Growing Concerns 730: August, natural wooded area...

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Natural woods, you can enjoy them and also use them as models for your own wooded lot. 

... hedges of juniper and other shrubs, vertical mulch, dividing, edging, mowing

Tip of the week:

Vertical mulching can cure hard packed soil. It creates vital pathways for air and moisture to reach roots. Fall is a good time to employ this technique.

Many holes about three inches in diameter are drilled into ground beneath a tree's branches. Compost and slow release fertilizer may be placed in the holes so each contains an airy, rich moisture-retentive mix where roots can grow. Microorganisms that establish there move laterally from the holes into surrounding soil, gradually loosening the spaces between.


In this issue:

Think succession for success on wooded lot: Basics for creating a natural, wooded area.

Native juniper best for a hedge in sun and wind.

Twiggy, fast deciduous shrubs for hedge in part shade.

Vertical mulching frees trees from hard packed soil.

Dig and divide any time after summer heat breaks.

Good time now to re-cut trenched bed edges.

Proper mowing height and tips for various lawn grasses.

High time to seed and plant, or cut back tomatoes and other veg.


Wooded lot design basics

I am trying to naturalize a side yard that was wooded, but the builder used as a parking lot for his trucks while building our house. We've planted some evergreens and deciduous trees, but want to fill in between them with woodland type plants. The soil is very dry and rocky. Any suggestions?  Would hemlock or bayberry (Myrica) work well there? - D.C. -


Plant choices for a wooded lot are right up our alley. We're surrounded right now by materials we use in teaching about native trees, shrubs, woodland wildflowers and their settings. That's because we're preparing our parts of a Natural Gardening and the Wooded Lot workshop (check our calendar for these workshops or contact us to invite us to present these sessions for your group).

Here are excerpts and distillations from that workshop.


Succession succeeds

You're smart to make woody plants your first priority. To preserve the health of existing desirable trees or add or remove trees and shrubs from a wooded lot, take your cues from succession. That's the natural process that Nature follows to create, age and change a woods.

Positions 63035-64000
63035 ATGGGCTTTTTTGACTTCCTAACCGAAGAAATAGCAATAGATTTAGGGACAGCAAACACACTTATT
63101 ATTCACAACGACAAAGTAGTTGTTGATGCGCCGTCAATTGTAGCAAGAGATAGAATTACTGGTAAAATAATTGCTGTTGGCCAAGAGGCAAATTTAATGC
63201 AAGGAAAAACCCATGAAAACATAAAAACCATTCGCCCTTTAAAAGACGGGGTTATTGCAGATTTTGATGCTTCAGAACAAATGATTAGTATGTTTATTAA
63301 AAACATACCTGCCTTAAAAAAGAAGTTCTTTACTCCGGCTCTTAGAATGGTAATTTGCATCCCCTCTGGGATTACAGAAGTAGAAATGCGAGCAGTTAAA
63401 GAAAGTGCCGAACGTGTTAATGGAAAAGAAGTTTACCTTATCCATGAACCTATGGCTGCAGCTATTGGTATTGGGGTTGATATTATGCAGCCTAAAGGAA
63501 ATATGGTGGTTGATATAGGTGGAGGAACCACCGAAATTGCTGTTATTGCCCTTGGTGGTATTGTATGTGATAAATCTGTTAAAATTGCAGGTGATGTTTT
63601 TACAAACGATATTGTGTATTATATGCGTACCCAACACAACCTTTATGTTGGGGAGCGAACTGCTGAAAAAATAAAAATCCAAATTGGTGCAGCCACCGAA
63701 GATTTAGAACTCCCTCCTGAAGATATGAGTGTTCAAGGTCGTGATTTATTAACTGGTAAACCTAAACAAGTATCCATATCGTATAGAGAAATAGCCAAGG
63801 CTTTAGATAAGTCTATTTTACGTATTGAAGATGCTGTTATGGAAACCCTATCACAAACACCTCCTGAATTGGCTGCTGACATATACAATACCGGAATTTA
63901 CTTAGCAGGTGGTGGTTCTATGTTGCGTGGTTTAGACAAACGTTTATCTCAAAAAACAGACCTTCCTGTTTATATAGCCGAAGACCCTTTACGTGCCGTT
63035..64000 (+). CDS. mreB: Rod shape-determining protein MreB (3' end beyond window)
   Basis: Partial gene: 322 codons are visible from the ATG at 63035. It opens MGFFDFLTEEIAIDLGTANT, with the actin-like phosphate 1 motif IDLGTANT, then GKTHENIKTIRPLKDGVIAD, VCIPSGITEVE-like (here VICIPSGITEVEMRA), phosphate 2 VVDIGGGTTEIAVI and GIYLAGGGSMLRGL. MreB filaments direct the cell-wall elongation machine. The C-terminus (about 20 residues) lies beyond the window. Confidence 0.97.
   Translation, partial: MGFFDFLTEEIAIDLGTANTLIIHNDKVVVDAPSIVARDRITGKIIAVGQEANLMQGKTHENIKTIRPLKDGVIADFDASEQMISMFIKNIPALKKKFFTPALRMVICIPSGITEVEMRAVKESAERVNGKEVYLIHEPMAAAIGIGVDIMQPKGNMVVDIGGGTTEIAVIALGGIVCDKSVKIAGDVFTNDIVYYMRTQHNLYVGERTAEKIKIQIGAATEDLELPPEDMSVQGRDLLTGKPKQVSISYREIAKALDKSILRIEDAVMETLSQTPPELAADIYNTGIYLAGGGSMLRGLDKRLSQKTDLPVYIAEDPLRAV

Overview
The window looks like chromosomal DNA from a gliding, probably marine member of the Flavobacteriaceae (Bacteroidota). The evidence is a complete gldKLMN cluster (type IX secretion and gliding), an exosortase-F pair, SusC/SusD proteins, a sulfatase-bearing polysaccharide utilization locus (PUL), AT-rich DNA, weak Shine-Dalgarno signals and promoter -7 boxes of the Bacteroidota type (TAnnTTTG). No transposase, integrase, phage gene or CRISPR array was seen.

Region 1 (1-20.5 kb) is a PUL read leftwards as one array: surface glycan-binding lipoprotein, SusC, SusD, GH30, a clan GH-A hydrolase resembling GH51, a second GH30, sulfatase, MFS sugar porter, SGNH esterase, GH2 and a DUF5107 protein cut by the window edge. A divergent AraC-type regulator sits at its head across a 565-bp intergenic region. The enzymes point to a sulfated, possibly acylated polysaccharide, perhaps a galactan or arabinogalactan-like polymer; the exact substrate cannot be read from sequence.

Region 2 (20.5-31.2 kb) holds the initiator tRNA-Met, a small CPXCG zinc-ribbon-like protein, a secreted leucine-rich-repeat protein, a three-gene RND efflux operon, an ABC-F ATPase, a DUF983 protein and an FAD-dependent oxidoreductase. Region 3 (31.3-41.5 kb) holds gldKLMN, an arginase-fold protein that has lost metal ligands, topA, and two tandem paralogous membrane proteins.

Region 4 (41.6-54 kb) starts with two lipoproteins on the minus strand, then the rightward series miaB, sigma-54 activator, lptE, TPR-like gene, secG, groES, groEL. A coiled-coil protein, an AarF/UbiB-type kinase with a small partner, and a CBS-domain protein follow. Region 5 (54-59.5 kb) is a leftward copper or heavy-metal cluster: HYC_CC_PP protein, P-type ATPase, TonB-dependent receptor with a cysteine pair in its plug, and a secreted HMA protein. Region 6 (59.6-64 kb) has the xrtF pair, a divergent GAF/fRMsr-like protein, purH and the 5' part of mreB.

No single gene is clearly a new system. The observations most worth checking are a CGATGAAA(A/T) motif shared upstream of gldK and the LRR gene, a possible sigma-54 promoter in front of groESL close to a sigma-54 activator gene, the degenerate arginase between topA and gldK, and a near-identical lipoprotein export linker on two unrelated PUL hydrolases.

You can learn more about succession in the books Woodland Stewardship: A Practical Guide for Midwestern Homeowners (by Baughman, Alm, Reed, Eiber and Blinn, University of Minnesota Extension) and The Forests of Michigan ( (by D. Dickman and L. Leefers, University of Michigan Press) or under "Forests are an ever-changing ecosystem" in Attracting Woodland Wildlife: A Primer (

Copying from natural succession, we let the first woody plants on a site improve the soil for later species. If those pioneers grow well, they convert minerals, air and water into organic matter, that falls on and enriches the soil.


Soil condition is critical, and improve-able

Compacted soil is hard on the gardener who wants to plant there but even harder on tree roots in that soil. Roots cannot get enough oxygen or water through the densely packed pores in a squashed soil. So consider hiring a tree care firm to loosen the soil via "vertical mulching."JMDogsPath6200s.jpg


Plot great paths

Next, map out paths and places for visiting humans and wildlife to rest and enjoy that little woods. Think about what you will do when you walk there and your angles of sight as you look in that direction or approach from your home. Create entrances and invitation, suspense and surprise with the placement of your paths and sitting areas, and flow of your paths.

If walks in the woods soothe you, be sure to create paths through your own wooded lot. It doesn't matter if the lot isn't big enough to have a path that goes on and on as it might in a large woods. Give your paths twists and eye-catching features that recreate the feel of the big woods. Use photos like this of natural woodlands as your guide.


Mulch, and more mulch, naturally